Some teams perform a last-to-first rebound from a disastrous season to a tremendous one. Last year, Boston University achieved an almost-last to an almost-first performance. Following the very forgettable 2003-04 season in which the Terriers finished a point out of last place, avoiding the cellar only by an overtime goal in the final game, they came back with a vengeance, trailing regular season champion Boston College by a single point.
The close but no cigar motif continued in the playoffs, where BU got to the Hockey East semifinals only to fall to New Hampshire and then lost in the first round of the NCAAs to North Dakota.
Very good, especially when taken in context of the prior year’s disaster. But since when is making it to the league semis a satisfactory outcome at BU? Since when is making the NCAA tournament, but going one-and-out, good enough at BU?
Not in the past. Not in the present. And not in the future as long as coach Jack Parker is at the helm.
This is a program built on competitiveness and a refusal to accept second place.
But that may be roughly what is in store for this year’s team.
Whatever heights the Terriers achieve this season, the backbone of the team will almost certainly be in goal. John Curry (2.00 GAA, .922 Sv%) came out of nowhere last year to earn Second-Team All-Hockey East honors. The position looks even stronger for the season ahead.
“I think the biggest strength we have is the guys in net,” Parker says. “We’re going to be very, very solid and very, very deep there. Curry gave us a great year. When Stephan Siwiec had to come in and fill in for [Curry], he gave us great performances for a number of games.
“And Karson Gillespie looks much more confident and ready to go this year. We recruited him to be our number one goaltender. So there’s depth, there’s skill and there’s experience there.”
In front of those netminders will be a group of defensemen that lost only Bryan Miller from its ranks. The returning group will be led by seniors Dan Spang and Jekabs Redlihs along with juniors Kevin Schaeffer and Sean Sullivan.
“That will be our strength as well, our corps of defenseman,” Parker says. “We are losing Miller as a defenseman, that’s important. The fact that we’re losing an offensive defenseman like Miller that we don’t have a replacement for yet [is a bigger issue]. But I do think a few guys will emerge.
“We had a couple of guys who didn’t get a lot of ice time last year, guys like [Thomas] Morrow and [Dan] McGoff, who I think will be very, very good Division I players. McGoff didn’t see a lot of ice time as a freshman, but I think he’ll be a real solid player for us and might be a guy who can play on the point on the power play as well.”
Up front, there were no superstars last year, but good depth. Freshman Chris Bourque made a great first impression, especially making the power play tick, but he turned pro shortly after the season ended. The top returning scorers include seniors David Van der Gulik (18-13–31), John Laliberte (12-18–30) and Brad Zancanaro (10-13–23), along with sophomores Pete MacArthur (13-14–27) and Brian “Boomer” Ewing (6-8–14 in 29 games).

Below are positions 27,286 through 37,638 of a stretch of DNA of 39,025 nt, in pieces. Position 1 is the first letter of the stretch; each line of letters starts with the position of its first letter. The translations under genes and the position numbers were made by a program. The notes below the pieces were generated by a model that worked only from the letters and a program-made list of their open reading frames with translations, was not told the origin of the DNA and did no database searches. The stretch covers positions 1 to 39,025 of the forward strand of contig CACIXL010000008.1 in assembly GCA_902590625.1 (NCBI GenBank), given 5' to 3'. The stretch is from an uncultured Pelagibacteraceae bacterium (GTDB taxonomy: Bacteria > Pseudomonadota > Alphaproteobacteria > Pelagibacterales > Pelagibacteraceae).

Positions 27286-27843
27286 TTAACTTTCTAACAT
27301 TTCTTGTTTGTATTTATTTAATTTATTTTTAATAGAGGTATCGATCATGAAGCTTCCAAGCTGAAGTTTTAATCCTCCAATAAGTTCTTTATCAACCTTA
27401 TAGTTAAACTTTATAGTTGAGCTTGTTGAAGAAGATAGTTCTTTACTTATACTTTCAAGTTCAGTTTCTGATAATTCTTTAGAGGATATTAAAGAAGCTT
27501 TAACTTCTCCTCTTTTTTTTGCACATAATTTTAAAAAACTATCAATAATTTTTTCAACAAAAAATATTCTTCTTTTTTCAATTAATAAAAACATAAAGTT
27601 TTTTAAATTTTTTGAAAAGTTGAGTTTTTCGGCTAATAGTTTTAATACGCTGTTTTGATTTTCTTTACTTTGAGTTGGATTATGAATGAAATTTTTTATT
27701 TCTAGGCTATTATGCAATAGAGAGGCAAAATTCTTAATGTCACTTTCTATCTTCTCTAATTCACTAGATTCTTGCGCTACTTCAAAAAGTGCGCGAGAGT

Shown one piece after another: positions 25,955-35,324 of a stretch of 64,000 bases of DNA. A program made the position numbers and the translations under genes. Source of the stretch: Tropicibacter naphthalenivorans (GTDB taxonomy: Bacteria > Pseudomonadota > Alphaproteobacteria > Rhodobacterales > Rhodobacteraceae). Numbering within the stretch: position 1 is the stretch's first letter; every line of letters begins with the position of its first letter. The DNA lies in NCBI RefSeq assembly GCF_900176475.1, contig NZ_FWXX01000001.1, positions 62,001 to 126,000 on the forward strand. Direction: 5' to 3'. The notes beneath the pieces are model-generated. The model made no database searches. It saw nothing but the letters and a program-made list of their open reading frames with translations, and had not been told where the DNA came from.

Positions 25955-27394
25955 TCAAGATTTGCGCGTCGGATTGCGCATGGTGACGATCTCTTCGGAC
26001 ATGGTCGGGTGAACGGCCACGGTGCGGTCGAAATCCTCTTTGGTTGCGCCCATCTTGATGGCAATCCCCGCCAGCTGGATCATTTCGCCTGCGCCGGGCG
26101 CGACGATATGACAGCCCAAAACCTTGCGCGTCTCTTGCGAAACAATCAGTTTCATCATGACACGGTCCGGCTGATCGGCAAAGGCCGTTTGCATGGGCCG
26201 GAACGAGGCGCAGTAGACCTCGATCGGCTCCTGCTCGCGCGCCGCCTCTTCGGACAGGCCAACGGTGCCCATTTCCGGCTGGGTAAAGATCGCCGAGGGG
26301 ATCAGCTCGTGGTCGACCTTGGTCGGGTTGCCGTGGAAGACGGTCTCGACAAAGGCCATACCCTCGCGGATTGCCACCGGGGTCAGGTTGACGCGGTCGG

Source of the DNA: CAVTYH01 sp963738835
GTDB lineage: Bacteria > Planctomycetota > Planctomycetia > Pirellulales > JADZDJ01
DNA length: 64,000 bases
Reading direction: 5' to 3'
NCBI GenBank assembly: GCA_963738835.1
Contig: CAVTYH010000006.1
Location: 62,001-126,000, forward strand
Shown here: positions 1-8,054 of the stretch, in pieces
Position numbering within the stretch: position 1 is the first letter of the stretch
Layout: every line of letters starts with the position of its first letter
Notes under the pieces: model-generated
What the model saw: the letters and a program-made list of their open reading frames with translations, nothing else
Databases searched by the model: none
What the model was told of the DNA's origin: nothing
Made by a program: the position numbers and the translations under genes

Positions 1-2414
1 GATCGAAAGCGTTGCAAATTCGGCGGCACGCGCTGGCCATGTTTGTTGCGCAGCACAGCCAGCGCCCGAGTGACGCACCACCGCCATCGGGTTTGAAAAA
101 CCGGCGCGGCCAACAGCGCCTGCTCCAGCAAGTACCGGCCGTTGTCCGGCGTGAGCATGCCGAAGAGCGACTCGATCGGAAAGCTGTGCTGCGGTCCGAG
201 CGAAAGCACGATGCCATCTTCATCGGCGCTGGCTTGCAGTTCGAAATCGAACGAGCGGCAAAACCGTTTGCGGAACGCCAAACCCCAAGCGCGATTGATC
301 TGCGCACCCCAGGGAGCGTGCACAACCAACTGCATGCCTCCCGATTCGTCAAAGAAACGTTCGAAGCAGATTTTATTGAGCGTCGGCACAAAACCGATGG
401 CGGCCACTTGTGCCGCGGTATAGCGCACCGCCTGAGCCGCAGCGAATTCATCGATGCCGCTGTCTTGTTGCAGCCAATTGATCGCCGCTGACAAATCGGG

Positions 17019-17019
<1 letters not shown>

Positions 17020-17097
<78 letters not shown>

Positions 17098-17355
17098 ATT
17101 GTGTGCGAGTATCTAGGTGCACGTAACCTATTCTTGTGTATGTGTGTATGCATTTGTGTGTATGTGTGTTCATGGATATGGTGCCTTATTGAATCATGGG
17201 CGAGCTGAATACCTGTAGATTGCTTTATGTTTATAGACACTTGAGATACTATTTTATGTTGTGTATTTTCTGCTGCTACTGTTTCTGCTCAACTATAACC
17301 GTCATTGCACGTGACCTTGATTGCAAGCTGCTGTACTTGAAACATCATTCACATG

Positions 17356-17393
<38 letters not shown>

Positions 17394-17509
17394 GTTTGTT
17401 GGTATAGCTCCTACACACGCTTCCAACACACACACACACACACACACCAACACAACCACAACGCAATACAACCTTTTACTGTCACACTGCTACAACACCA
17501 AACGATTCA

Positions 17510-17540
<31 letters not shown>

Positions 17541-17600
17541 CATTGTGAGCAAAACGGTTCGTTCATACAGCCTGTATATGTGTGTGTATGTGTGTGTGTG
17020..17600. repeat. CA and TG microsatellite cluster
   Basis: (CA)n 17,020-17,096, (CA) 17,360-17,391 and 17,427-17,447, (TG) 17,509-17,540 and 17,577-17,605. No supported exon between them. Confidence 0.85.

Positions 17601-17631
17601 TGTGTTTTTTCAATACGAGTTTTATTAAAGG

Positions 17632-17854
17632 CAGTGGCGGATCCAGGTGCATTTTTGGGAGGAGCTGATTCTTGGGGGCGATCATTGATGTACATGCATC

Van der Gulik, however, has been sidelined since the end of last year with a pubic bone inflammation and will require time to get into shape when he does return. The current worst-case scenario puts him out until January.
“[Bourque's departure] leaves more of a void on the power play than it does up front [even strength],” Parker says. “He certainly was a great player and created a lot of offense for us, but we think we’ve got enough guys there.
“We’re really happy with our depth up front, but we can’t have those guys have years like they did last year; we have to have them have more productive years. [Kenny] Roche has got to get more goals. Zancanaro has to play an entire season like he did the first half of the season as far as production is concerned. He played great all year, but the puck didn’t go in the net for him.
“Van der Gulik has got to get back and healthy and then he’s arguably our best player, certainly offensively. I think MacArthur and Ewing are going to be real stars in this league. After their freshman years and the injuries that occurred and the struggles [they had], they’re going to emerge as important offensive players for us.”
Incoming freshman forwards Chris Higgins, Jason Lawrence and Brandon Yip are also expected to make an immediate impact.
All in all, the Terriers shape up to be a team without weaknesses. How far they go will depend on how strong some of their strengths become.